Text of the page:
Design, then User experience, now we have user-centric designs. People might think there is a huge difference in it but trust me, these 3 have something in common and that is User satisfaction. It’s something like we call God by different names but the purpose is same is to worship. The term ‘user-centered design’ originated in Donald Norman’s research laboratory at the University of California San Diego (UCSD) in the 1980s and became widely used after the publication of a co-authored book entitled: User-Centered System Design: New Perspectives on Human-Computer Interaction (Norman & Draper, 1986). Norman built further on the UCD concept in his seminal book The Psychology of Everyday Things (POET) (Norman, 1988).
‘User-centered design’ (UCD) is a broad term to describe design processes in which end-users influence how a design takes shape. It is both a broad philosophy and variety of methods. There is a spectrum of ways in which users are involved in UCD but the important concept is that users are involved one way or another
The design of everyday objects is not always intuitive and at times it leaves the user frustrated and unable to complete a simple task. The fast growth of information technology and the Internet have made UX a critical aspect of product and service design. From my viewpoint, there are some principles which I used to follow in my design is:
The goal of design is to make sure
1) the user can figure out what to do, and
2) the user can tell what is going on.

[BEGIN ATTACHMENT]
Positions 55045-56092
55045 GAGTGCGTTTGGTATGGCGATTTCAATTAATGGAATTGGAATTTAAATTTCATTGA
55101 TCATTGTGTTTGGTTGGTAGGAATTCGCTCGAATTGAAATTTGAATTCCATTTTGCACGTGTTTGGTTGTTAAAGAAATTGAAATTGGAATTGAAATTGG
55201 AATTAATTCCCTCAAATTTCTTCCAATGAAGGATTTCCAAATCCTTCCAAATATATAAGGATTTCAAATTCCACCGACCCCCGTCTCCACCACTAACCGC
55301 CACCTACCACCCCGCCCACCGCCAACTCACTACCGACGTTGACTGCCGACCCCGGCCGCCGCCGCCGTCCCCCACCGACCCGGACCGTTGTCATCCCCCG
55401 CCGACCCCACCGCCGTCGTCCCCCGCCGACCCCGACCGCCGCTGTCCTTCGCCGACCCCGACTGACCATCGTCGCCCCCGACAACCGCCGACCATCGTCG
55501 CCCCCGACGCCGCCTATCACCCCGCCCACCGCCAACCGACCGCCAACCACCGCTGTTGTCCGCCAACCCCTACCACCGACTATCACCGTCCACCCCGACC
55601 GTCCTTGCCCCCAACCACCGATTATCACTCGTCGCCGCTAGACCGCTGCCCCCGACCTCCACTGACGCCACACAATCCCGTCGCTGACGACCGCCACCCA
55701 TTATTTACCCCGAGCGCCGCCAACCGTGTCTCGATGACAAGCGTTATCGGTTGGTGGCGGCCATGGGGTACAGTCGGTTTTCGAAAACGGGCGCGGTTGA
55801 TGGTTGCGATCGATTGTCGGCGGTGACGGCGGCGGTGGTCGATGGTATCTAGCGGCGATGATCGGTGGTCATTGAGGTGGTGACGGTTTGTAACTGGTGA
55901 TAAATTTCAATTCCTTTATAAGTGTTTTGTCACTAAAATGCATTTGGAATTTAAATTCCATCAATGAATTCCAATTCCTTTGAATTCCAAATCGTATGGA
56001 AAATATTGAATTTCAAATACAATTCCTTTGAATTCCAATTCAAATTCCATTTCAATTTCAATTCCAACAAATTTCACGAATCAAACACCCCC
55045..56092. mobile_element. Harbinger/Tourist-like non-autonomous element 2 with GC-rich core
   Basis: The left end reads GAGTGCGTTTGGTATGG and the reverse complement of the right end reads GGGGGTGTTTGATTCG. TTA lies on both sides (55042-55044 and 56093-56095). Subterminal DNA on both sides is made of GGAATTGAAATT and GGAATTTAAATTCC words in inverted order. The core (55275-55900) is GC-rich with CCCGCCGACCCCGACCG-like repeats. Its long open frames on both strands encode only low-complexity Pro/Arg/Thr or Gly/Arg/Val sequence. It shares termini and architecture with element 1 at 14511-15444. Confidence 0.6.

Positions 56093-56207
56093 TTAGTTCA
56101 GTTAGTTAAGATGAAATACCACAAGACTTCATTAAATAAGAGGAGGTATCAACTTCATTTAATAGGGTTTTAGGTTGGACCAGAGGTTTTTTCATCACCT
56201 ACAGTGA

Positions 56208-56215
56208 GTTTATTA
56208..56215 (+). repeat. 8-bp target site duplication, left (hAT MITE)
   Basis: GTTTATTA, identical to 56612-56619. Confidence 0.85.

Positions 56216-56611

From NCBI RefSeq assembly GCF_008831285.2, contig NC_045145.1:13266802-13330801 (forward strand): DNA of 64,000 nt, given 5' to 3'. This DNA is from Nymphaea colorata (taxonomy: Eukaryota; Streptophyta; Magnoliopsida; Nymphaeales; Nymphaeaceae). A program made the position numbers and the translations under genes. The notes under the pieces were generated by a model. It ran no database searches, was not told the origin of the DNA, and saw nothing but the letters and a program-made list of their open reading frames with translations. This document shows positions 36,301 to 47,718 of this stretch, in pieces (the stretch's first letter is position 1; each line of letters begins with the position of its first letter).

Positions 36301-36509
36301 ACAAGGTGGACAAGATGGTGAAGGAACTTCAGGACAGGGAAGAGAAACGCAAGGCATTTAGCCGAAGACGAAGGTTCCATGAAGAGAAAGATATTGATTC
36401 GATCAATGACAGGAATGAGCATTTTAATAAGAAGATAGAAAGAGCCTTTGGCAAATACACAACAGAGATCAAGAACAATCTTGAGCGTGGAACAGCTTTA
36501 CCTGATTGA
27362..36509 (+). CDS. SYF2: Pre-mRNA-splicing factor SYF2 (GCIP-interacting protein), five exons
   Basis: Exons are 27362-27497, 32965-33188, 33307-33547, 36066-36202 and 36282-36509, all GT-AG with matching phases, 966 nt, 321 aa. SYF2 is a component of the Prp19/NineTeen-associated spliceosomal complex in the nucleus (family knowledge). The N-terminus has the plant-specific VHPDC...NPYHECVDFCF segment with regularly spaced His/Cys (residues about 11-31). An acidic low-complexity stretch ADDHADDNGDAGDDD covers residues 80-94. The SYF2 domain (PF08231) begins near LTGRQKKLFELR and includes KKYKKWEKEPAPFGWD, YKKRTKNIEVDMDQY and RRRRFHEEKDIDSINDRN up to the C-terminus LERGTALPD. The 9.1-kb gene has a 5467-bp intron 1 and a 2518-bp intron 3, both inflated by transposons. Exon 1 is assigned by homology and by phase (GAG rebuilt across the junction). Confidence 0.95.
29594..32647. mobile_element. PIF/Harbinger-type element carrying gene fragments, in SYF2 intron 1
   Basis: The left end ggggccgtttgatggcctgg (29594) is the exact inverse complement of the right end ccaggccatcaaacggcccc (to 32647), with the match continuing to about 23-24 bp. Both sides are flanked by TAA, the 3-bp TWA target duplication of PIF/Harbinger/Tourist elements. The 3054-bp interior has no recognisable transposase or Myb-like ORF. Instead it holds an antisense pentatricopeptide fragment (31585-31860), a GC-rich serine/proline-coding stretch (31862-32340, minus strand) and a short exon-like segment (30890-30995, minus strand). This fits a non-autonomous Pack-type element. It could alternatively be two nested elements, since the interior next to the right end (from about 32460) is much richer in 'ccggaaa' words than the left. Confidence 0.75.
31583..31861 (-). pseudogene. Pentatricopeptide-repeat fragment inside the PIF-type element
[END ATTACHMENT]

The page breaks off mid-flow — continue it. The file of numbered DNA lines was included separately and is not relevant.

Let’s talk on specific terms like.
- Make things visible
- Make it easy to evaluate
- Simplify the task
- Map the things on right track
- Design for error
Usability and user experience (UX) are concepts that have been around for generations and evolved from traditional human factors. Over the last few decades, it has become standardized and greatly expanded
Thinking the Big Picture
The details of a project are clearly important. But getting too caught up in the details can lead to a disjointed and inconsistent user experience over time.
We can all agree that bad design is bad for business, but the line might be harder to find than you think. So, what happens when designers come up with tricky ethical decisions? Who comes first—the business or the user?
The process of user involvement is relevant because it facilitates the development of technology that is «need-driven» and «not technology-driven»
User participation intensive approaches are typically iterative, where users participate in design groups or teams with regular meetings, specifically in the needs and requirements elicitation phases
It is necessary to think carefully about who is a user and how to involve users in the design process. Obviously, users are the people who will use the final product or artifact to accomplish a task or goal.
At this point, designers should pay close attention to the evaluations by the users as they will help identify measurable usability criteria.
Designing is not magic, its practice.